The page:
|Regions with significant populations|
|Kedah, Kelantan, Pahang, Negeri Sembilan, Melaka, Johor, Sabah, Sarawak|
|Malay, English, Arabic, other languages of Malaysia|
|Related ethnic groups|
|Hadhrami people, Arab Indonesians, Arab Singaporeans, Arab Filipinos, other people in the Arab diaspora, Malays, other ethnic groups in Malaysia and the Malay Archipelago|
The Arab Malaysians (Malay: Orang Arab Malaysia; Jawi: اورڠ عرب مليسيا) consists of people of full or partial Arab descent (specifically Hadhrami, other Southern Arabian and Gulf Arab descent) who were born in or immigrated to Malaysia.
Arab traders had been visiting South East Asia since pre-Islamic times, as South East Asia was well connected via the Sea route to the markets of Arabia, Persia and onwards to the Roman Empire. These Arab traders came from all over the Arabian Peninsula, today comprising the nations of Oman, Yemen, Qatar, Kuwait, Bahrain and other GCC nations. The earliest Arab Traders followed Arabian traditional religion and other religions that had existed in Arabia before the advent of Islam. Islam was later introduced by Arab traders in Malaysia in the 7th and 8th centuries. Arab interest in Southeast Asia soared during the Islamic era, during which more Arab traders arrived to spread Islam. Many Arab migrants were incorporated into the royalty and assimilated into the local Malay culture rather than retaining their Arab identity.
The States of Kedah, Kelantan and Johor contain a high populations of people of mixed Malay and Arab ancestry. Like the Arab diaspora residing in nearby countries such as Singapore, Indonesia, Brunei and the Philippines, Arab Malaysians are assimilated into Malay culture and more-often don't consider themselves "Arab". This was a historical trend of Arab traders in Southeast Asia who quickly assimilated into the native Austronesian culture.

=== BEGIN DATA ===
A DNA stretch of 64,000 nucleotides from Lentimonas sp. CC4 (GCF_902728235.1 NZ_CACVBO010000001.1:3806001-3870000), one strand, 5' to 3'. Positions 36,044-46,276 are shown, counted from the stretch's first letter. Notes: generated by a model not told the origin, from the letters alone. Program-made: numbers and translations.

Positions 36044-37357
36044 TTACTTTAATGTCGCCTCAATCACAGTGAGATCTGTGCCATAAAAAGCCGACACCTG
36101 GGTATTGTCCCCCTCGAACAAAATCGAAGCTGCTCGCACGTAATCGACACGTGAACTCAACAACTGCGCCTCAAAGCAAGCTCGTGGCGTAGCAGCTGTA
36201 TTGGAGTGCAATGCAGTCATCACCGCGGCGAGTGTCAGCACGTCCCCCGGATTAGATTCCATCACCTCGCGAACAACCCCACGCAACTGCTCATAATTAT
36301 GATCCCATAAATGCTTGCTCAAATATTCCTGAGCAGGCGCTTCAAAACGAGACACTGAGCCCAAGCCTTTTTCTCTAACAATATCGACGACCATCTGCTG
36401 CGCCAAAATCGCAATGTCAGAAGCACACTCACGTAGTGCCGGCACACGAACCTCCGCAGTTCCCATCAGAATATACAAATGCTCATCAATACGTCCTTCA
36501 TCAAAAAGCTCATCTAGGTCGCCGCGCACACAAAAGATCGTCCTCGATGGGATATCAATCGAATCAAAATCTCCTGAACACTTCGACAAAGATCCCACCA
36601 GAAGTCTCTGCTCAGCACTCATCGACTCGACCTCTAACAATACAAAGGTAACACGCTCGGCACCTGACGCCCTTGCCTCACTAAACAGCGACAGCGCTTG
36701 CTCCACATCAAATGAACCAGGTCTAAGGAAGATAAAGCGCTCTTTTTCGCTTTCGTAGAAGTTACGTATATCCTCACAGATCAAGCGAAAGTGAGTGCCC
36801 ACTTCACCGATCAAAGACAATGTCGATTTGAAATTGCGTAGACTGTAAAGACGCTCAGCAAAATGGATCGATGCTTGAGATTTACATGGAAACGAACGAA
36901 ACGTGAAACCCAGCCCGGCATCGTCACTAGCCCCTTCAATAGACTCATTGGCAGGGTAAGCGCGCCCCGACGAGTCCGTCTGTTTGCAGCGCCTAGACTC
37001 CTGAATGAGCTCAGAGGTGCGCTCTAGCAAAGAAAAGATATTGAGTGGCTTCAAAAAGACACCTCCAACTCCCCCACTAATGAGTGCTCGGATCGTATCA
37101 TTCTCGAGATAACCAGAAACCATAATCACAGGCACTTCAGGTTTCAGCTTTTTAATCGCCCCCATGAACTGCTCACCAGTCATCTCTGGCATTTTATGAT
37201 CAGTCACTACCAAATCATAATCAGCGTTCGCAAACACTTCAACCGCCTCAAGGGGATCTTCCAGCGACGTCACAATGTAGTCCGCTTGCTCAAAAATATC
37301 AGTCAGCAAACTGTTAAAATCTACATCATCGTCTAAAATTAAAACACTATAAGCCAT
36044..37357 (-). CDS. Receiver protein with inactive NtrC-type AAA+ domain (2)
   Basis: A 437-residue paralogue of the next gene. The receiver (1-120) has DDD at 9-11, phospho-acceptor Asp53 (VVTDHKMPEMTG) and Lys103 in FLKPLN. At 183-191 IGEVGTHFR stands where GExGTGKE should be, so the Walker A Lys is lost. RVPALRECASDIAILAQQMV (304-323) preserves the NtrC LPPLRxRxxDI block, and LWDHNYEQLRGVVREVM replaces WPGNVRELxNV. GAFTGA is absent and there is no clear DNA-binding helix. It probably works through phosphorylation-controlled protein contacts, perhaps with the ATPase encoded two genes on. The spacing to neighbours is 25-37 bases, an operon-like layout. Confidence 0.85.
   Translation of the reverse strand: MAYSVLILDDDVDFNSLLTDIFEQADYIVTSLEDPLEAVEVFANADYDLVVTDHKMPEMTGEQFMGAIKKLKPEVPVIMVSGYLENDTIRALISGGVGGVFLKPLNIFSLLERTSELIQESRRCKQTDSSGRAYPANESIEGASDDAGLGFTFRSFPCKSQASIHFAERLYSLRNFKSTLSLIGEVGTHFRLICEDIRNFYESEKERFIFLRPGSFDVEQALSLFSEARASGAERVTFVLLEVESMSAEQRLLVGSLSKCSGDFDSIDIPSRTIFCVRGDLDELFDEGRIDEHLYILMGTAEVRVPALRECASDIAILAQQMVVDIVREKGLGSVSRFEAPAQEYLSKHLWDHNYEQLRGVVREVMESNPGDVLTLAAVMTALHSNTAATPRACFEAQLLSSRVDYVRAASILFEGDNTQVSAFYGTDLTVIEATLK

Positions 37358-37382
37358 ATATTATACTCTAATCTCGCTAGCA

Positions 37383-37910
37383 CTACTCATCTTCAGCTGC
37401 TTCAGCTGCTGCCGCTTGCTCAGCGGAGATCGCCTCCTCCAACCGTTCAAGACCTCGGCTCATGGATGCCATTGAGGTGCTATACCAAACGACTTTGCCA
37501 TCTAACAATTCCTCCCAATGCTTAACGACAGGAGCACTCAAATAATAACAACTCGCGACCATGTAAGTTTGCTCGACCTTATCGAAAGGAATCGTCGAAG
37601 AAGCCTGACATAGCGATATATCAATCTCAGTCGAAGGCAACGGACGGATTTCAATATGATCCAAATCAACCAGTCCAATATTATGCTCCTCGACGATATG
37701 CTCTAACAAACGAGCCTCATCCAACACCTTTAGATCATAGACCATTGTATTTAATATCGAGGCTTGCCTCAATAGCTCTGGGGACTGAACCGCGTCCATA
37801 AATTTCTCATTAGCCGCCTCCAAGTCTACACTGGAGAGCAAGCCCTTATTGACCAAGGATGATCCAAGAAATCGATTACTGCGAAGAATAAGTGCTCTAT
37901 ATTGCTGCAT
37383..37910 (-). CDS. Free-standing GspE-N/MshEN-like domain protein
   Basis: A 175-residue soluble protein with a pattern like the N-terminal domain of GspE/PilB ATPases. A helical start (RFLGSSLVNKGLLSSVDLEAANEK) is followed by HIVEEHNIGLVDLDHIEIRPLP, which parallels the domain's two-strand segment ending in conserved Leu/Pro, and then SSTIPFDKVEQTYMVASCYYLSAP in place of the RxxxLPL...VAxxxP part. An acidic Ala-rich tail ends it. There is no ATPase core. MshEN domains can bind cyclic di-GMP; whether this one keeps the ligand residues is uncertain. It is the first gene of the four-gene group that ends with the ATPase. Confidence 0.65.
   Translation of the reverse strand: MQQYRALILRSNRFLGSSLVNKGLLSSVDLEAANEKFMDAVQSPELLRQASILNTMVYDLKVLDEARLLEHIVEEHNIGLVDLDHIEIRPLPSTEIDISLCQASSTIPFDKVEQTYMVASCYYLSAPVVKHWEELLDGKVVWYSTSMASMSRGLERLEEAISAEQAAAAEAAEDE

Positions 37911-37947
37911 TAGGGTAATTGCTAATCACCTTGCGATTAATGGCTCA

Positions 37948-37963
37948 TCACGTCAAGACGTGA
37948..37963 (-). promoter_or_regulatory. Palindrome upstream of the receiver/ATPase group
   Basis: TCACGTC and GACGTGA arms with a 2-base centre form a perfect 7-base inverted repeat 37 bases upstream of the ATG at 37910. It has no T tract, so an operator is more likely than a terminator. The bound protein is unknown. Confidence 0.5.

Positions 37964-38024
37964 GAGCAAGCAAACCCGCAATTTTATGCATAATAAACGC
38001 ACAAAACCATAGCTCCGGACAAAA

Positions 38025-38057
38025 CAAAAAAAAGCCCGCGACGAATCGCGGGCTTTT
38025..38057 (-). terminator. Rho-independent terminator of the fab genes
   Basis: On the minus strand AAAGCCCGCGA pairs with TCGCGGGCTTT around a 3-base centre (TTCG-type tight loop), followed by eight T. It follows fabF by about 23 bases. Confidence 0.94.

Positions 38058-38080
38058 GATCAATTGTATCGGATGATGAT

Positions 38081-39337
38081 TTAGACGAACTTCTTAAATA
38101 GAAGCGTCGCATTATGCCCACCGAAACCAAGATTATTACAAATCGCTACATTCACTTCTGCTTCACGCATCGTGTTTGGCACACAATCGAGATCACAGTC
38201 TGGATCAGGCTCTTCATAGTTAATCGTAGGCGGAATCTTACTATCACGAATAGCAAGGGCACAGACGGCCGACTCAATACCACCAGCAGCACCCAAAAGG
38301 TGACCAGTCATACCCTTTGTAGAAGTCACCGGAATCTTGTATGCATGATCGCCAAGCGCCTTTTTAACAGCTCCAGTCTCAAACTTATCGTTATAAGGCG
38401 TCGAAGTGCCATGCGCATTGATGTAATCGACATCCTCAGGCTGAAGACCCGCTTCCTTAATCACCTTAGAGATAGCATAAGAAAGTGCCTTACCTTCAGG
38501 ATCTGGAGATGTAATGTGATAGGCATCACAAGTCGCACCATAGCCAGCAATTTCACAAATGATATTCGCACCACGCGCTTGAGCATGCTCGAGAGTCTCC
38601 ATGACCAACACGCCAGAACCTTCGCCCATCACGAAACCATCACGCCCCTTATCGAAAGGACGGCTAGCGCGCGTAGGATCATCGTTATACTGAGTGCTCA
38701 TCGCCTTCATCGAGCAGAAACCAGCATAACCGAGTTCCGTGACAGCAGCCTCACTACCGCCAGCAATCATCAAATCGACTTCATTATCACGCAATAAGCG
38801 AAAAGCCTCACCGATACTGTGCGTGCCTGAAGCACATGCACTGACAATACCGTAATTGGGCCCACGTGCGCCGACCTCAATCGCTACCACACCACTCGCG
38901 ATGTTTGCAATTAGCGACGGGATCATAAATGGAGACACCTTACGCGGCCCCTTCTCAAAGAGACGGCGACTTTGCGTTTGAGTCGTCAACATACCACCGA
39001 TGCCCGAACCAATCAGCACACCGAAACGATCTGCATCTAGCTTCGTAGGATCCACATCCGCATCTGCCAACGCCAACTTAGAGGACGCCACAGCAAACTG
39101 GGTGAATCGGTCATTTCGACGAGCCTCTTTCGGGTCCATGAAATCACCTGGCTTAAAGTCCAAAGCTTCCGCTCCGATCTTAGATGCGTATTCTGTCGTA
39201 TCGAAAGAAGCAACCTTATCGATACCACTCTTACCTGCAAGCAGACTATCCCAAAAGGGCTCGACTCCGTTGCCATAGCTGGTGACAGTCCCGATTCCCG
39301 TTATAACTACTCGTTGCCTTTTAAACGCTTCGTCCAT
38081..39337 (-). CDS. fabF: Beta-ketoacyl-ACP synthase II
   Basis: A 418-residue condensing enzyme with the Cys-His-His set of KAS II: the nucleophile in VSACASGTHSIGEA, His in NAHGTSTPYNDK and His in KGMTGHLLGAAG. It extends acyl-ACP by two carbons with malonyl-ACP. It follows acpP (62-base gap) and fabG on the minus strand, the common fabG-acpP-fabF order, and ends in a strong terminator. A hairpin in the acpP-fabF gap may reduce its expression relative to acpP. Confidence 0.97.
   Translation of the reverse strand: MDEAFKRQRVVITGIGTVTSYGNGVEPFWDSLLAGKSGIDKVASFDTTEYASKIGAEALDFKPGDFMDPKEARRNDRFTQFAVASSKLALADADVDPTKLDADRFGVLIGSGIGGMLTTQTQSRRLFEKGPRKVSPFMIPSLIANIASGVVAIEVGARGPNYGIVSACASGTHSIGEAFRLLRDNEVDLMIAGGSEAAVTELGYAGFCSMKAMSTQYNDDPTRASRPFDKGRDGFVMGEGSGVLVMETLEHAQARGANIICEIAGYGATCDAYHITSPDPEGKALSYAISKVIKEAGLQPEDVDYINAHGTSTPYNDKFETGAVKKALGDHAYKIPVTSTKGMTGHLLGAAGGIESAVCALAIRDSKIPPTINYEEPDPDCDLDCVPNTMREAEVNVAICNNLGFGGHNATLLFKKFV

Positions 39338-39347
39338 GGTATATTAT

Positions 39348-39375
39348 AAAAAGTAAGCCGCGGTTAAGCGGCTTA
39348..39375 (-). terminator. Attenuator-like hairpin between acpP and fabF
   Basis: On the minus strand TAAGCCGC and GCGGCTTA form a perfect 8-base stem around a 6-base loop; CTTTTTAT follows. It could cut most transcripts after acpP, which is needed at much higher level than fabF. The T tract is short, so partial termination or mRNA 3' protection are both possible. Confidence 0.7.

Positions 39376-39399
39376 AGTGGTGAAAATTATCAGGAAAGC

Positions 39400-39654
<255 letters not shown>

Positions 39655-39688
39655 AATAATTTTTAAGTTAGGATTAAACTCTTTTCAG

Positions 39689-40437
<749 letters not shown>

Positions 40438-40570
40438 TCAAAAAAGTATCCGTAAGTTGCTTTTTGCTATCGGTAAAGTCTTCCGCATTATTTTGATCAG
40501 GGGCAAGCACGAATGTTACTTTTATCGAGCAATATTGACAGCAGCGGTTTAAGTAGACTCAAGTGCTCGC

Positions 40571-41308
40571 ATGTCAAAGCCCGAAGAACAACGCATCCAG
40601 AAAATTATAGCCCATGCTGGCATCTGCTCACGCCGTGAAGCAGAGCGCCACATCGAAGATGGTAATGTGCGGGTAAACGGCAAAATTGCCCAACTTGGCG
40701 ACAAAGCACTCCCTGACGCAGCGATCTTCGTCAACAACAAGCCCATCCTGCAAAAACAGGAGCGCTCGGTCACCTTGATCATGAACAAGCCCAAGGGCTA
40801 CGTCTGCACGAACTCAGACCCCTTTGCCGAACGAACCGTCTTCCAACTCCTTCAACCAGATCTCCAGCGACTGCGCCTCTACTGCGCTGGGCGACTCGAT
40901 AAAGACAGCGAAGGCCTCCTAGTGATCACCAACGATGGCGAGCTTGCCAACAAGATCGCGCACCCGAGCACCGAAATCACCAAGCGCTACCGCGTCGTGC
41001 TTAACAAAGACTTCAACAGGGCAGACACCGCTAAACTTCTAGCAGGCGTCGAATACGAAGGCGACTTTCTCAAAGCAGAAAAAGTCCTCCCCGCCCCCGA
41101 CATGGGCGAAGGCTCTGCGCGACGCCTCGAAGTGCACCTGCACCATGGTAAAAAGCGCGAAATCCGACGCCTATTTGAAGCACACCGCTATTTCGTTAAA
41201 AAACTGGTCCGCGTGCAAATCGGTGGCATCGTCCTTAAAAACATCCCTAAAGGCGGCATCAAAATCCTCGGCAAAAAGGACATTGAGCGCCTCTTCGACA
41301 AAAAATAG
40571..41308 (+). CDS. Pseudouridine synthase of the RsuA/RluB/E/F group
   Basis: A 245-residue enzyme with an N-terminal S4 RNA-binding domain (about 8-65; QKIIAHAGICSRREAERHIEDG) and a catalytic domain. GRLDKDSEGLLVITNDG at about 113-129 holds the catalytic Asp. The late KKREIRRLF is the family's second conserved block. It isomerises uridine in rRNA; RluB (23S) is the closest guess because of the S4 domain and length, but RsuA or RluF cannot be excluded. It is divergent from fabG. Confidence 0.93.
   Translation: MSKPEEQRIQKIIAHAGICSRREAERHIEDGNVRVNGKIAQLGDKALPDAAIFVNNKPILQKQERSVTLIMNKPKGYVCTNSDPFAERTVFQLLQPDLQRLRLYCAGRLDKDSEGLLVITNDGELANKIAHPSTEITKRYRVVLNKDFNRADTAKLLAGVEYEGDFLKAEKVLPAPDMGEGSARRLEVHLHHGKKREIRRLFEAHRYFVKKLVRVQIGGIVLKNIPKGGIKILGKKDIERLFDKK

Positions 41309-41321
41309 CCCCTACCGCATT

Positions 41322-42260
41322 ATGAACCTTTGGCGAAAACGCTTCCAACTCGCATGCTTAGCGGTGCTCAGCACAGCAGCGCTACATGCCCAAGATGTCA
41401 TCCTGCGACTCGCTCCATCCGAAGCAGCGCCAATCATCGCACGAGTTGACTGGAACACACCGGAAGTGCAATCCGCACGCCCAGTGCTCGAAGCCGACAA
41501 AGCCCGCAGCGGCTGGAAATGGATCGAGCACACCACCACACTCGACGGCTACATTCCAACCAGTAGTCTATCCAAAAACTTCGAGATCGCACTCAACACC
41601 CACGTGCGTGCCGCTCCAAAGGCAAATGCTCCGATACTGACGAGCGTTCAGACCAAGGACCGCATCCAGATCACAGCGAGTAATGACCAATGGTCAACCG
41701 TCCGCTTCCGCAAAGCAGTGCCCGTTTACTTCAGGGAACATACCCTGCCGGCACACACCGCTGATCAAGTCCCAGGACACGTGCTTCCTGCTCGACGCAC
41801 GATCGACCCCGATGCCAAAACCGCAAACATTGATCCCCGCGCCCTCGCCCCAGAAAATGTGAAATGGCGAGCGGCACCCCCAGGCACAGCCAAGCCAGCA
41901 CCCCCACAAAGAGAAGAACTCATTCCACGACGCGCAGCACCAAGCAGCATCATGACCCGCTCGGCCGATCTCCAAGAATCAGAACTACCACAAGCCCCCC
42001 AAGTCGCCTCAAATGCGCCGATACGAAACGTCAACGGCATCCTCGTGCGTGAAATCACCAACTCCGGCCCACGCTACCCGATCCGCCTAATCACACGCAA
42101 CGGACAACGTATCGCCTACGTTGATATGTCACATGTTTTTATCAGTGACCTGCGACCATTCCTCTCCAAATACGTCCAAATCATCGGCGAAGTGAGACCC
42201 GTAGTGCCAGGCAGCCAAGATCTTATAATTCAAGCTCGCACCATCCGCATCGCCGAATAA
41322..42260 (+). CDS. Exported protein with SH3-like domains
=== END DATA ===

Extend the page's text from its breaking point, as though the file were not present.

- Ahmed Ibrahim Abushouk; Hassan Ahmed Ibrahim (2009). The Hadhrami Diaspora in Southeast Asia: Identity Maintenance Or Assimilation?. BRILL. pp. 45–. ISBN 90-04-17231-9.
- Eric Tagliacozzo (1 January 2009). Southeast Asia and the Middle East: Islam, Movement, and the Longue Durée. NUS Press. pp. 105–. ISBN 978-9971-69-424-1.
- Hussein Alatas (Syed) (January 1977). The Myth of the Lazy Native: A Study of the Image of the Malays, Filipinos and Javanese from the 16th to the 20th Century and Its Function in the Ideology of Colonial Capitalism. Psychology Press. ISBN 978-0-7146-3050-2.
- Nawar Shora (2009). The Arab-American Handbook: A Guide to the Arab, Arab-American & Muslim Worlds. Cune Press. pp. 302–. ISBN 978-1-885942-47-0.
- Keat Gin Ooi (1 January 2004). Southeast Asia: A Historical Encyclopedia, from Angkor Wat to East Timor. ABC-CLIO. pp. 170–. ISBN 978-1-57607-770-2.